Biology of Species Extinction -- Term Paper

Excerpt from Term Paper :

Without the mass extinction of the dinosaurs, is doubtful that human beings would ever have evolved in the first place. By comparison to the effects of the that meteorite, all of the human activity in the world that has ever occurred since the first human being who hunted for prey or started a fire is infinitesimally small and utterly insignificant.

More importantly, human concern for animal species extinctions seems to be largely predicated on our anthropomorphic impulses: that is, we have the greatest empathy for animals that remind us of ourselves or that seem appealing or "cute" to us. Consider the different way that we regard tuna and dolphin for just one example. We hunt the former so aggressively that we are on the verge of having to maintain wild tuna populations artificially if we hope to continue eating as much sushi and tuna fish sandwiches as we wish. Other than our self-interest in having enough tuna to eat, we express little if any empathy for the millions of tuna that are herded into nets, hooked, and clubbed to death. What (some) humans do to sharks is even worse: Japan, in particular, routinely fishes for shark and because the only economically valuable part of the shark are their tails and fins, they simply haul them out of the water, slice off their fins, and toss them back into the ocean to suffocate and drown as they sink to the bottom of the ocean.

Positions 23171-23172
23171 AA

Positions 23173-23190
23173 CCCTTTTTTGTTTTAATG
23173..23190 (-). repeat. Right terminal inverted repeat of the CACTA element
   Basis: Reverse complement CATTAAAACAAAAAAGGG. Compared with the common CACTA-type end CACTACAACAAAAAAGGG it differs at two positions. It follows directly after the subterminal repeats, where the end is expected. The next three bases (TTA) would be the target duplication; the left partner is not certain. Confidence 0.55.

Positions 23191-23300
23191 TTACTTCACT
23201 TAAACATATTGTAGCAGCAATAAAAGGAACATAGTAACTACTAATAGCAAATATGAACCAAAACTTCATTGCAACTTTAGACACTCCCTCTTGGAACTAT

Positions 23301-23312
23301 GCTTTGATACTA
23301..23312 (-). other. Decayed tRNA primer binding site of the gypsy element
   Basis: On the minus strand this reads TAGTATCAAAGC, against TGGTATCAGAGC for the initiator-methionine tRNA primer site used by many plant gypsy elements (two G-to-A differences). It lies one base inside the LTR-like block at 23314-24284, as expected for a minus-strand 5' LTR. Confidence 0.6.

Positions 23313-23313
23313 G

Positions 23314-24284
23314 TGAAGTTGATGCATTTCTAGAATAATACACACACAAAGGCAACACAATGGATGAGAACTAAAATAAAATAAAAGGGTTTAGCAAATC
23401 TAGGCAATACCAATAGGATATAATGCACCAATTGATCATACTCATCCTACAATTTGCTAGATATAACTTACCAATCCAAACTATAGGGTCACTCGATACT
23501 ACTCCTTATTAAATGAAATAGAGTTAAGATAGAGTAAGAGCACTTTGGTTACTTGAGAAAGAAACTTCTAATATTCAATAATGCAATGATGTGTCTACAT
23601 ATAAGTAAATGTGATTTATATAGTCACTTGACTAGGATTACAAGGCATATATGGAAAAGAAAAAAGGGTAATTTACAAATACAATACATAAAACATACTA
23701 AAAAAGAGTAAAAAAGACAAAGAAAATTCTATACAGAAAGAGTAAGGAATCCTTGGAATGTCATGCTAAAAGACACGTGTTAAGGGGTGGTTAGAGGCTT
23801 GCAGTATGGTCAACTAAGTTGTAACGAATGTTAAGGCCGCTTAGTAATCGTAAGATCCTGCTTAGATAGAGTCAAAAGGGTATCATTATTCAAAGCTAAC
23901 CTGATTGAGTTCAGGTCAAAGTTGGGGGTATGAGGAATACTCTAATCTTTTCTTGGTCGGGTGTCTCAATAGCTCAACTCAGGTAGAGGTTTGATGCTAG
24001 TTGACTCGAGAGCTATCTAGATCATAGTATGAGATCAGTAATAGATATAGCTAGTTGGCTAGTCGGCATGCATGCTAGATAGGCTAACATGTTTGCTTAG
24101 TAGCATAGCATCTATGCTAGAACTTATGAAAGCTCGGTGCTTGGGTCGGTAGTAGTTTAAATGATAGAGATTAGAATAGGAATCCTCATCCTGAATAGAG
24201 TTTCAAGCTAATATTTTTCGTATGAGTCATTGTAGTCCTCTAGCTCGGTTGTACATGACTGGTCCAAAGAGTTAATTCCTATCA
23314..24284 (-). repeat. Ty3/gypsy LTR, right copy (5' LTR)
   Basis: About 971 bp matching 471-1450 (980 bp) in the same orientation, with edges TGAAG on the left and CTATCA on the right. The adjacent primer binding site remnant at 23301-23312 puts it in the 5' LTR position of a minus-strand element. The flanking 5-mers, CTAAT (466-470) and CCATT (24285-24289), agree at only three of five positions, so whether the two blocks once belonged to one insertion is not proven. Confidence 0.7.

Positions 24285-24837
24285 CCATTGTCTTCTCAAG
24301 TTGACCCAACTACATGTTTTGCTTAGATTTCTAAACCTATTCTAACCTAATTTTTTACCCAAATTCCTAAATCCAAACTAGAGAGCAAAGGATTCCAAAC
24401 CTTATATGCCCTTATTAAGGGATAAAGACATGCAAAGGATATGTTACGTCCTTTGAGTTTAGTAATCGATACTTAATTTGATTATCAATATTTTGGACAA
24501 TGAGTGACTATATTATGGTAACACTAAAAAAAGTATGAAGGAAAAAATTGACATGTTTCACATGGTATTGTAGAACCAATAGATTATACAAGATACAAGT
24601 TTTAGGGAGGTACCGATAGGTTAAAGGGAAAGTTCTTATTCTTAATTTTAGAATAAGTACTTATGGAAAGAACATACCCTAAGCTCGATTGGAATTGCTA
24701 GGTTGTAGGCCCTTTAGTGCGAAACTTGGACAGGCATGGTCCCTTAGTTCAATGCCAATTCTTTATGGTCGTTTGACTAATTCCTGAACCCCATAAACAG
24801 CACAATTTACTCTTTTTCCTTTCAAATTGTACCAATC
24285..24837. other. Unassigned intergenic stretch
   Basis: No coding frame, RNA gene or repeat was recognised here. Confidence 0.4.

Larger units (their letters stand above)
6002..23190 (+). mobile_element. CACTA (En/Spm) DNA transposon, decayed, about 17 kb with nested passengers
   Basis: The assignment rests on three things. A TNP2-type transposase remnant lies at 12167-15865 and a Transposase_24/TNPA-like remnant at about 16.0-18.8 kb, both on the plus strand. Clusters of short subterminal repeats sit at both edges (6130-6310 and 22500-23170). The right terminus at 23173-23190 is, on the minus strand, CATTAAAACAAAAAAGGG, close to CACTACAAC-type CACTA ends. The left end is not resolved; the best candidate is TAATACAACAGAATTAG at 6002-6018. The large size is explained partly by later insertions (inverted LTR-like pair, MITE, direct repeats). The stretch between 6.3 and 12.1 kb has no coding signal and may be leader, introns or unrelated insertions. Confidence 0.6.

Meanwhile, every can of tuna fish now boasts a symbol indicating that no methods of fishing for tuna were used that might have endangered dolphin in the process. We value dolphin because their intelligence and social behavior mirrors our own more closely and because they interact with us instead if eating us when given the chance to do one or the other. More generally, this is the way many who express concern over species extinctions choose the objects of their concern. Objectively, there is nothing more or less "tragic" about the extinction of a species of dolphin than of a species of shark or tuna. For that matter, when was the last time anybody ever expressed concern or raised donations to preserve any of the hundreds of thousands of species of beetles that might be on the verge of extinction?

In principle, extinction is nothing more or less than a necessary element of biological evolution. On one hand, there is nothing necessarily "wrong" with artificially preserving specific species that benefit human life; on the other hand, there is nothing tragic about the extinction of any animal species. More importantly, to the extent the extinction of species is a good or bad thing, it cannot be that the determination of the value of a species is whether it reminds us of ourselves or provokes a nurturing response in us because it happens to have large eyes and fluffy fur that make it "cute"…

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